The United Nations released $100 million from an emergency fund Tuesday in a bid to avert famine in seven at-risk countries.
“Famine can be prevented, but we have to act in time to make a difference,” U.N. humanitarian chief Mark Lowcock said in a statement announcing the disbursement, which is to-date the single largest allocation from the Central Emergency Relief Fund.
Before the coronavirus pandemic swept the globe, bringing socio-economic shocks with it, there were already 135 million people facing serious food insecurity in 55 countries, according to U.N. data.
Those numbers have grown this year, and the U.N. is raising the alarm on the situations in Afghanistan, Burkina Faso, the Democratic Republic of the Congo, Nigeria, South Sudan and Yemen. These six countries will share $80 million of the emergency funding, with $20 million set aside for Ethiopia.
“The biggest hidden consequence of the [coronavirus] pandemic has been the hunger pandemic it has spawned,” Lowcock told VOA.
He said humanitarians expected 2020 to be a difficult year due to the combination of conflicts and the effects of climate change across the planet, and then came the virus.
“The problems would have been containable though, but for COVID,” he said of the disease caused by the coronavirus. Confirmed cases have surpassed 55 million worldwide, according to data from Johns Hopkins University. “What COVID has done is knock all these countries back a mile.”
He said millions could die in Yemen, where 24 million people rely on humanitarian assistance. Funding shortages over the past six months have already forced the U.N. and its partners to cut rations and critical programs.
“Millions of people we were giving food aid to every month, we are now not doing that,” Lowcock said. “Those people are right on the margins of survival now.”
Conflict, climate, displacement crises
Of the six countries, all are dealing with conflict, climate shocks and displacement crises. Ethiopia has also experienced below-average rainfall this year and a massive locust infestation, and in recent weeks has added the threat of civil conflict as tensions explode in the northern Tigray province.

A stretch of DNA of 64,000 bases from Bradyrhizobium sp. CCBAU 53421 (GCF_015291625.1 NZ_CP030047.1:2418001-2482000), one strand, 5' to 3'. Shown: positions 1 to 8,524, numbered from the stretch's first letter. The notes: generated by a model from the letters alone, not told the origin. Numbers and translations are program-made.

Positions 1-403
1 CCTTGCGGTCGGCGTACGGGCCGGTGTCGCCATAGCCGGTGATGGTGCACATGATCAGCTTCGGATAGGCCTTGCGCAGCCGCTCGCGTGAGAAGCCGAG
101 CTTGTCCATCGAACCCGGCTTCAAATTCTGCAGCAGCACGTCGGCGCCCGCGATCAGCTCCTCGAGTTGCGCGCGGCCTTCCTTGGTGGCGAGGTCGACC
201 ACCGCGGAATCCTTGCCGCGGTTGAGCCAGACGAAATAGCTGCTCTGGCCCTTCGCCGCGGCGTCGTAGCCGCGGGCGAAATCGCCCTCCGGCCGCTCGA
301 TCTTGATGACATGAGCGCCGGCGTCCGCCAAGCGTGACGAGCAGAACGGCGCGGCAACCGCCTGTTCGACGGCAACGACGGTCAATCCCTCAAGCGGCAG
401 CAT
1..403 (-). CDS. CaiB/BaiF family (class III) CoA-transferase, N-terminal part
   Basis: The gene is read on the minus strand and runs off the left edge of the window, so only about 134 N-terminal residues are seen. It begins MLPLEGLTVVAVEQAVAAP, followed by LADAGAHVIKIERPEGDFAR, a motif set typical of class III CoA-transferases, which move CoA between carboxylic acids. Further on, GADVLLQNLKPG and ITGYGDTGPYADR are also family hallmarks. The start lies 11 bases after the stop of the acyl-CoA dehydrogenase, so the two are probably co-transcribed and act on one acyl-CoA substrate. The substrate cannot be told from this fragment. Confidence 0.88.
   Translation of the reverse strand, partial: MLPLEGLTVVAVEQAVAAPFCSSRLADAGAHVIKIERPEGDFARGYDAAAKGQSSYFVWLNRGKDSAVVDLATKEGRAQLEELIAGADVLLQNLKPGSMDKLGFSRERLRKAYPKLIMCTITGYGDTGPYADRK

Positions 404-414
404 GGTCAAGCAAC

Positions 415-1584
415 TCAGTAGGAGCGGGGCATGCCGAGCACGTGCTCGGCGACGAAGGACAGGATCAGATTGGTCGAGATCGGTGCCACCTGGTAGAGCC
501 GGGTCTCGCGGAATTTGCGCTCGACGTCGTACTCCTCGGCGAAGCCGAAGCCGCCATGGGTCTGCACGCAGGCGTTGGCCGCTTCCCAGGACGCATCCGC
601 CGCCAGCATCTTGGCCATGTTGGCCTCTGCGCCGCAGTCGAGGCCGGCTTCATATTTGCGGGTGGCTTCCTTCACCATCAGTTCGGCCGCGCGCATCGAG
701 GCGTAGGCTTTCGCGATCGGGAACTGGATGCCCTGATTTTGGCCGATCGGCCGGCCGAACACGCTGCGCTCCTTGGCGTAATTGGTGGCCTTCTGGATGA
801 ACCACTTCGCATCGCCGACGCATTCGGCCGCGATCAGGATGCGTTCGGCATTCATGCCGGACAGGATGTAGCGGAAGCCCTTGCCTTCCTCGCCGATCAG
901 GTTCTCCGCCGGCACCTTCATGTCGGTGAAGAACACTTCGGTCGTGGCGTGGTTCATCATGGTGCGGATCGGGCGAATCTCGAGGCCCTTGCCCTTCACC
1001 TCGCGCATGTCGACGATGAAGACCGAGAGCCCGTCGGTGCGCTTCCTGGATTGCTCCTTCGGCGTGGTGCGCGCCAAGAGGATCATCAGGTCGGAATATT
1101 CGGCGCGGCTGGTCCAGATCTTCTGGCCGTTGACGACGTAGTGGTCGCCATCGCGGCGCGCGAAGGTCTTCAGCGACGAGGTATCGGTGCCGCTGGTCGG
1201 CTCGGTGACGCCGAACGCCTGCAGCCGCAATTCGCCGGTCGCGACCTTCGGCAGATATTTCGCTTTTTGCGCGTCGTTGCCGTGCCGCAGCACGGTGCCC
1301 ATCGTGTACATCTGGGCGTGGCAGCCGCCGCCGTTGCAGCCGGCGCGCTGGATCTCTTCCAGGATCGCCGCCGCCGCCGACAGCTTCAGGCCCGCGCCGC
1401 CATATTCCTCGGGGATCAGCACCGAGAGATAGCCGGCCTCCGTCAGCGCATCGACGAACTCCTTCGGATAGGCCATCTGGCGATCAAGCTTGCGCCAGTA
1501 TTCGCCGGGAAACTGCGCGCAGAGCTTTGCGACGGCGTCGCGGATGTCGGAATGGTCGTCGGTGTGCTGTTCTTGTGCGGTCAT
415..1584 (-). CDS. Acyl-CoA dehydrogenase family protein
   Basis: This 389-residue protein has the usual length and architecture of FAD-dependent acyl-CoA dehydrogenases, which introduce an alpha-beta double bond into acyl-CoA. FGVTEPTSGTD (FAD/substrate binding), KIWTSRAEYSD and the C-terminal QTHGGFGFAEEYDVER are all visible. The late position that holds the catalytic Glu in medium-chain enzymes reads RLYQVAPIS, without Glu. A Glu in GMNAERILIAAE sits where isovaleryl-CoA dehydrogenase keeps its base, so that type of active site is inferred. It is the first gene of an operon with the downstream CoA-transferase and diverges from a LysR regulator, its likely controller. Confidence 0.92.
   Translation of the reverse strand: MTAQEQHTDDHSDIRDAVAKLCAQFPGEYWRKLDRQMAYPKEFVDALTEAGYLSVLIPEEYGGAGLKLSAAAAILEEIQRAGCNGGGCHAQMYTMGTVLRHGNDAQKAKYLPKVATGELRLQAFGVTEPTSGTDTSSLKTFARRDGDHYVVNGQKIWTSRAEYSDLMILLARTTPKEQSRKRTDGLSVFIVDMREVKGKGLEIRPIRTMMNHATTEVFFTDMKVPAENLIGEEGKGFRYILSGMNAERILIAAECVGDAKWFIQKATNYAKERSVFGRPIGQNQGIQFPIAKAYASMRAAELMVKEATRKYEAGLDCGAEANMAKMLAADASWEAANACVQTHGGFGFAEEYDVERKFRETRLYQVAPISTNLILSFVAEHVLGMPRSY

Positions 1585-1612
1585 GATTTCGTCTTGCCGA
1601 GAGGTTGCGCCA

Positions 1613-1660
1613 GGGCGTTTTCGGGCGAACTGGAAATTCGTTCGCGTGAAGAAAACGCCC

“There’s a risk of this becoming a grave, grave humanitarian crisis,” U.N. spokesman Stephane Dujarric said Monday of the situation in northern Ethiopia.
Lowcock said there has been little to no traffic in or out of Tigray for the past couple of weeks and food and fuel is running out. There is also little public electricity, which means no piped water to large population areas.
“It is a problem that will quickly turn into huge threats of loss of life running into hundreds of thousands of people, if we don’t get access to the aid system and things don’t calm down quickly,” he said.
In South Sudan, food prices have risen sharply since the start of coronavirus. The World Food Program says basic ingredients cost 186 percent of a person’s daily income, meaning if people in New York had to pay the equivalent of their income for a meal, it would cost $393.
In Burkina Faso, conflict has been on the rise, and the country is coping with the fastest-growing displacement crisis on the planet. Famine currently threatens about 11,000 people in two northern provinces.
“The thing about famines is, by the time you see children dying on your TV screens, it is too late to act; you can’t stop it then,” Lowcock said.